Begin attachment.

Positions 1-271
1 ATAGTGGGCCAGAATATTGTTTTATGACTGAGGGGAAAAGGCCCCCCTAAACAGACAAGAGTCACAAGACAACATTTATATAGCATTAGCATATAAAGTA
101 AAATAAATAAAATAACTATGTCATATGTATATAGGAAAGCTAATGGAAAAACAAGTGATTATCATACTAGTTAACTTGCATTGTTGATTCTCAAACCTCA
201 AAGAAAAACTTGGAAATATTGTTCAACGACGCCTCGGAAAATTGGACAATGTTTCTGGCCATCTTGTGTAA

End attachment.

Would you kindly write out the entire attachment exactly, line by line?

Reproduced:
Positions 1-271
1 ATAGTGGGCCAGAATATTGTTTTATGACTGAGGGGAAAAGGCCCCCCTAAACAGACAAGAGTCACAAGACAACATTTATATAGCATTAGCATATAAAGTA
101 AAATAAATAAAATAACTATGTCATATGTATATAGGAAAGCTAATGGAAAAACAAGTGATTATCATACTAGTTAACTTGCATTGTTGATTCTCAAACCTCA
201 AAGAAAAACTTGGAAATATTGTTCAACGACGCCTCGGAAAATTGGACAATGTTTCTGGCCATCTTGTGTAA